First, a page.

While there hasn’t been any judicial execution over blasphemy in Pakistan, since 1986 – the year Islam specific clauses were added to the Pakistan Penal Code, including the capital punishment – over 1500 blasphemy cases have been registered in the country, including at least 75 killings related to blasphemy allegations.

The case of Asia Bibi, a Christian woman accused of blasphemy who was released last year after almost a decade in prison, underlines the potential suffering that a false allegation of sacrilege can result in.

The 2016 Prevention of Electronic Crimes Act (PECA), known commonly as the cybercrime law, in effect brought the blasphemy law into the digital realm. June 2017 saw the first death sentence issued for ‘digital blasphemy’ in the country when Taimoor Raza, a Shia Muslim, was charged with blasphemy.

The timeline of the events from the passage of PECA to the PTA’s campaigns appeared, to many, as a planned crackdown on online anonymity in Pakistan.

Nighat Dad’s Digital Rights Foundation has been among a few organisations that rallied against what they dubbed the cybercrime law’s ‘draconian clauses’ and ambiguous verbiage. Rights activist Dad is among many who have noted what she deems is a ‘deafening silence’ on many online platforms since PECA was passed little over three years ago.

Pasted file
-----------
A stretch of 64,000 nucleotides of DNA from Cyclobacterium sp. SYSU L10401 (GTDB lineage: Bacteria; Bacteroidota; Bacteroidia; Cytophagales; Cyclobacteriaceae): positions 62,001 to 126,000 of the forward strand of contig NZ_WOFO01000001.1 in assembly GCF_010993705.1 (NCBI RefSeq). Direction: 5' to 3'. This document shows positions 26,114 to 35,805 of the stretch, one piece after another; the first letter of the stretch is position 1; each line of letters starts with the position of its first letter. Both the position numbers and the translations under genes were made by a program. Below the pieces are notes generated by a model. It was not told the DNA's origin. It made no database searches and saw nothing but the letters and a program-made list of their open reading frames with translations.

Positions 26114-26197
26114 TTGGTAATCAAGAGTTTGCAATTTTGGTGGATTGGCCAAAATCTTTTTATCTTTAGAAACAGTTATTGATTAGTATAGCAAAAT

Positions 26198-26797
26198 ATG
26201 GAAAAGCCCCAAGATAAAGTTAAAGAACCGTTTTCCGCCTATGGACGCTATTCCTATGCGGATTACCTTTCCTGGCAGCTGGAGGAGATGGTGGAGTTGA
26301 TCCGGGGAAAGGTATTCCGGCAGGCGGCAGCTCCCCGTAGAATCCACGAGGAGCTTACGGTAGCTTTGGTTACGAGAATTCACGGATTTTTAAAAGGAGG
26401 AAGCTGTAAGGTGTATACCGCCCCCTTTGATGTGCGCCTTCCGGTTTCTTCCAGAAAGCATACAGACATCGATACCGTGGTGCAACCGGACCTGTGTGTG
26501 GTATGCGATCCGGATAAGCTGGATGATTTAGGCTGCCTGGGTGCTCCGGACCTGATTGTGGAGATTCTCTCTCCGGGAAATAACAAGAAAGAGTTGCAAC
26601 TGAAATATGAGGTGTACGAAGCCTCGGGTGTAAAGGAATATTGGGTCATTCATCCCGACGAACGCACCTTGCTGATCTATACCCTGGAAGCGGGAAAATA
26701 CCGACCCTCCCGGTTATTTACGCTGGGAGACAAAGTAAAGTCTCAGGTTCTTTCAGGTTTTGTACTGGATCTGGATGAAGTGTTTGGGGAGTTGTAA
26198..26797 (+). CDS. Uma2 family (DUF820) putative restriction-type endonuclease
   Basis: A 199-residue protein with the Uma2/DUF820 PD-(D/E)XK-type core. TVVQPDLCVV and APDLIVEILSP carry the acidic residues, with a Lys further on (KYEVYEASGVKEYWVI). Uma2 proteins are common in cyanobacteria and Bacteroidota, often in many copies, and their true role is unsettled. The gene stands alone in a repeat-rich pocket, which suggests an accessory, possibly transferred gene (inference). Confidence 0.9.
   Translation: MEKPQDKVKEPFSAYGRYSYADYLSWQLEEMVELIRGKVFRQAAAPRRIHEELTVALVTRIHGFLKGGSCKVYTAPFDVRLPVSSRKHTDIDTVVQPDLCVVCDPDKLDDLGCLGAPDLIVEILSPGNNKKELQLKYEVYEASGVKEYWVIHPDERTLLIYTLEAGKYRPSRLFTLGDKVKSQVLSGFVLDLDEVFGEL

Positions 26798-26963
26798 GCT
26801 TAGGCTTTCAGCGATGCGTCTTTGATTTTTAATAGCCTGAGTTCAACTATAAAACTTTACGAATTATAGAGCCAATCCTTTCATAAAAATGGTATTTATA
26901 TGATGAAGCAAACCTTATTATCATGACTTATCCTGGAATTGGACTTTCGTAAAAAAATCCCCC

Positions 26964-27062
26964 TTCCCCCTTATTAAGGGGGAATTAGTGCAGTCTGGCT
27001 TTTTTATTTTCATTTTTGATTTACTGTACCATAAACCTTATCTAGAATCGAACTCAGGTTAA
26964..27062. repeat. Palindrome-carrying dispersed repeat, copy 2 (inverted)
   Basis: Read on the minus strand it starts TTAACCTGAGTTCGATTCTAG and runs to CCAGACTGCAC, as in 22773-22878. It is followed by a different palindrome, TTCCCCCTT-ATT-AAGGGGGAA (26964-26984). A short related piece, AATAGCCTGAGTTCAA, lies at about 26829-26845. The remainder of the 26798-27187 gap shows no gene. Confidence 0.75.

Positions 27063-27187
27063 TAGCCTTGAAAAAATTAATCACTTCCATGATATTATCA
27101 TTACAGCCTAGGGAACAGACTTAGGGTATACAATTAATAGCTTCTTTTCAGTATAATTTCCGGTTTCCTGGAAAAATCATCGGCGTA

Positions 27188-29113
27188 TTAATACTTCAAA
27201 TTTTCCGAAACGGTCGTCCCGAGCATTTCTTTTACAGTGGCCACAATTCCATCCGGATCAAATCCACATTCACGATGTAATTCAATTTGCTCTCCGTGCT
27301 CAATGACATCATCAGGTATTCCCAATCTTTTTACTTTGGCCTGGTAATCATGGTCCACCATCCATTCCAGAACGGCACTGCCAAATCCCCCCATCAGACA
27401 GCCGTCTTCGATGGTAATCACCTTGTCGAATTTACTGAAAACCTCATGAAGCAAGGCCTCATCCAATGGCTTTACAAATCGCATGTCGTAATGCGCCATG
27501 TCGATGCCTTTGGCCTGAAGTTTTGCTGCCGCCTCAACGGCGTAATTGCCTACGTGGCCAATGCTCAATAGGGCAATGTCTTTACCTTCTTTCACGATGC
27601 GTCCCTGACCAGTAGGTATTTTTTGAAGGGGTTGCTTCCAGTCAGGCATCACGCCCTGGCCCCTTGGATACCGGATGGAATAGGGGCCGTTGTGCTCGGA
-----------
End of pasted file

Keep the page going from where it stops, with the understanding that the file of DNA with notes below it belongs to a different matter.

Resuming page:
“Not just minorities, I notice how many liberal and secular Muslims have been silenced on social media over the past three years. Many pages that had been extremely active have either stopped existing or have become inactive,” Dad says while speaking over a secure digital medium, something she advises everyone to do.

Little over four months after PECA was passed, four secular bloggers and activists, many of whom were running controversial Facebook pages, were abducted in January 2017. After being released, they revealed stories of torture at the hands of state authorities. By March 2017, cell phone users nationwide were receiving text messages from the PTA asking everyone to ‘report blasphemous content’.

The timeline of the events from the passage of PECA to the PTA’s campaigns appeared, to many, as a planned crackdown on online anonymity in Pakistan. Nighat Dad says that the state’s digital crackdown is still targeting the safe spaces.

“Since the passage of the cybercrime law our activity has been reduced by 70%, and we are significantly more conscious about what we post online.”

Shakeel Anjum Sawan

“They are now monitoring Facebook and WhatsApp. I advise everyone to use Signal instead. We are still fighting for our Constitutional right to privacy for which a comprehensive personal data protection legislation is needed,” Dad says.

In the meantime, as the state is being pushed to review existing legislation, pass new laws, and create transparency in the enforcement of PECA, the religious minorities continue to be wary of their online activities.